Community members attend a rally opposing SB 907, a bill that would expand the board of education from five to seven, in Fullerton, Calif., on May 3, 2024. (Sophie Li/The Epoch Times)

Community members attend a rally opposing SB 907, a bill that would expand the board of education from five to seven, in Fullerton, Calif., on May 3, 2024. (Sophie Li/The Epoch Times)

Mr. Williams added that through the redistricting process, the committee could weaken or even eliminate an incumbent’s ability to run in the elections.
Another key aspect of the bill is to shift the election to the general election, typically characterized by higher voter turnout, aiming to enable more voters to participate in the selection of board members, bill authors said.
They cited a 2021 study by the University of California–San Diego, which suggested that “shifting local races from the primary to the general election ballot not only materially increases turnout, by nearly twofold, but also engages a more racially and demographically representative voter population.”
“Moving these elections to the general election will harmonize the Board of Education’s elections with other important elections, and increase voter participation,” said Sen. Dave Min, co-author of the bill, in a statement.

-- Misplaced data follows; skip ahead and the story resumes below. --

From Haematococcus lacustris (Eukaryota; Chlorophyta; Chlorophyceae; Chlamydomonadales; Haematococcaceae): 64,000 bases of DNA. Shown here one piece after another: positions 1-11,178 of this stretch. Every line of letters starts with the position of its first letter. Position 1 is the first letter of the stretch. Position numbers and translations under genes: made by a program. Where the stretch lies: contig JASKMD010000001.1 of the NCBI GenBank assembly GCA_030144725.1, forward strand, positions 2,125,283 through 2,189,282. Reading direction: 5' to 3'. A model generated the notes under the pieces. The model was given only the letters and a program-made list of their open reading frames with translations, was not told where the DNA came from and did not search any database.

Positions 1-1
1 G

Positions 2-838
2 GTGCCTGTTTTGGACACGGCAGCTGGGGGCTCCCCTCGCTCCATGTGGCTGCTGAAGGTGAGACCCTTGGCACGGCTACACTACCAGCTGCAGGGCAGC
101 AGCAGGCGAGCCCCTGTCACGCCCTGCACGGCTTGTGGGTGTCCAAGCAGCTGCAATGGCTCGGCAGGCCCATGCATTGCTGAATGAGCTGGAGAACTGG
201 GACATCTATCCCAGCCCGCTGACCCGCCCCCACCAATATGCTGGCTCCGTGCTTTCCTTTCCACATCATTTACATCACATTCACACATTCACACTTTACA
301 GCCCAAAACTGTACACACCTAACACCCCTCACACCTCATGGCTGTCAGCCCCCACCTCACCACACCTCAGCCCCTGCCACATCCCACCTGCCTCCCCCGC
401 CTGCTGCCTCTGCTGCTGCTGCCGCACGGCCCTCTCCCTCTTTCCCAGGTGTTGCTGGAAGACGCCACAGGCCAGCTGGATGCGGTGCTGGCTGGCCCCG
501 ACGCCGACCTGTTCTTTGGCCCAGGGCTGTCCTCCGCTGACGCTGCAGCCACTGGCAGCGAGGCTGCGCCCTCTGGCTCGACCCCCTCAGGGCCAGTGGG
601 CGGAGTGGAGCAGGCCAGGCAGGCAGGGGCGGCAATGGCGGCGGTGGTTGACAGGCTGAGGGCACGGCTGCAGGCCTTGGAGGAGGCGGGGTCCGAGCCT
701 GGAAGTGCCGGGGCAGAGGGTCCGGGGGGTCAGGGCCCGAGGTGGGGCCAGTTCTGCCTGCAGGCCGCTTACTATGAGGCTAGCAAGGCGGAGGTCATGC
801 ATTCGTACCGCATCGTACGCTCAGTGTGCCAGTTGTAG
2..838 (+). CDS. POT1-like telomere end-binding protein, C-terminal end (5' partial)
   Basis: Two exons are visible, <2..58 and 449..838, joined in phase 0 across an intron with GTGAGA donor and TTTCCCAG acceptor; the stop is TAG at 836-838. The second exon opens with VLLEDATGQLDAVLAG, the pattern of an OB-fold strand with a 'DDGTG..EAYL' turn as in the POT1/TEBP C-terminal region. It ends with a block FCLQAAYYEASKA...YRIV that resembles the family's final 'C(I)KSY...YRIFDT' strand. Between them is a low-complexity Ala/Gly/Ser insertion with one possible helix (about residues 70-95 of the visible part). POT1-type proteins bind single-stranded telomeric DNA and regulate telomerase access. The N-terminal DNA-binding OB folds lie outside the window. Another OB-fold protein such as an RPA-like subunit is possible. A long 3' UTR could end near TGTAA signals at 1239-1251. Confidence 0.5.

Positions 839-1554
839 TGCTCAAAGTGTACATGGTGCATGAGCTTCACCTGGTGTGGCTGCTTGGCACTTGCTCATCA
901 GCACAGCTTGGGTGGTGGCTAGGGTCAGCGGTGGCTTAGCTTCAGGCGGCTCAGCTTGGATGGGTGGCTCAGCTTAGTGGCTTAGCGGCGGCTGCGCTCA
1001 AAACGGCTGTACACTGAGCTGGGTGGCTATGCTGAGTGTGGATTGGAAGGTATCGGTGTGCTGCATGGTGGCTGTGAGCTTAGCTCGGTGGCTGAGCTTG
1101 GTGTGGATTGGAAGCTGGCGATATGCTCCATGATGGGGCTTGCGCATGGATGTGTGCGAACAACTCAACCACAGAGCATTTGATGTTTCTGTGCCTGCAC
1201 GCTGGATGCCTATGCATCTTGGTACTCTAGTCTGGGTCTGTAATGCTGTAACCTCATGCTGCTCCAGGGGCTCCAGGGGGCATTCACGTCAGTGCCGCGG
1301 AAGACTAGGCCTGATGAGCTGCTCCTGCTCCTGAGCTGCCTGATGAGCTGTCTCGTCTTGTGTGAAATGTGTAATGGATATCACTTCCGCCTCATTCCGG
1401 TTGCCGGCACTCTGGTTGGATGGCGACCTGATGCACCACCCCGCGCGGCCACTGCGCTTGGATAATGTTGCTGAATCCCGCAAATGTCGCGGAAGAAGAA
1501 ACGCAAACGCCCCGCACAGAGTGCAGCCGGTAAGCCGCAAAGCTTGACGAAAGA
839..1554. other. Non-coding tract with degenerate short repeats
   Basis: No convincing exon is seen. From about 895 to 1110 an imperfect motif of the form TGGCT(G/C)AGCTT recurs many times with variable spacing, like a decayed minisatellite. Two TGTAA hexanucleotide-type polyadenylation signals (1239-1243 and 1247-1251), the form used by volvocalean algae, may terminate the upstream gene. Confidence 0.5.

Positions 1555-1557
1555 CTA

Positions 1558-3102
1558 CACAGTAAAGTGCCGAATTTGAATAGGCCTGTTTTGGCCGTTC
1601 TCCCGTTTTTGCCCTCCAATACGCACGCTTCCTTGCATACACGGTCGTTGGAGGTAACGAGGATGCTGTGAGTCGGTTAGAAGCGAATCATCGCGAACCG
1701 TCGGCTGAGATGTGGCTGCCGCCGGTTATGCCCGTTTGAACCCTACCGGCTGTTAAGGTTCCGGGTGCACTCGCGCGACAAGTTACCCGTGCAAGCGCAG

Orange County Board of Education trustee Lisa Sparks speaks at a rally opposing SB 907  in Fullerton, Calif., on May 3, 2024. (Sophie Li/The Epoch Times)

Orange County Board of Education trustee Lisa Sparks speaks at a rally opposing SB 907  in Fullerton, Calif., on May 3, 2024. (Sophie Li/The Epoch Times)

However, Mr. Valdes suggested that if the bill’s concern is community representation, state lawmakers should redirect their focus to the Los Angeles Board of Education, where all members are appointed and represent a significantly larger population than Orange County’s.
Moreover, opponents argue that the bill will incur costs amounting to hundreds of thousands of dollars, covering expenses related to the additional board members and the producing of extra ballots.
According to the Senate Appropriations Committee’s analysis, the two additional board members would cost the county education department about $70,000 each year.
“SB 907 is a bad-to-the-bone bill,” board trustee Ms. Sparks said at the event. “Why should people in Sacramento be targeting Orange County only out of the 58 counties across the state?”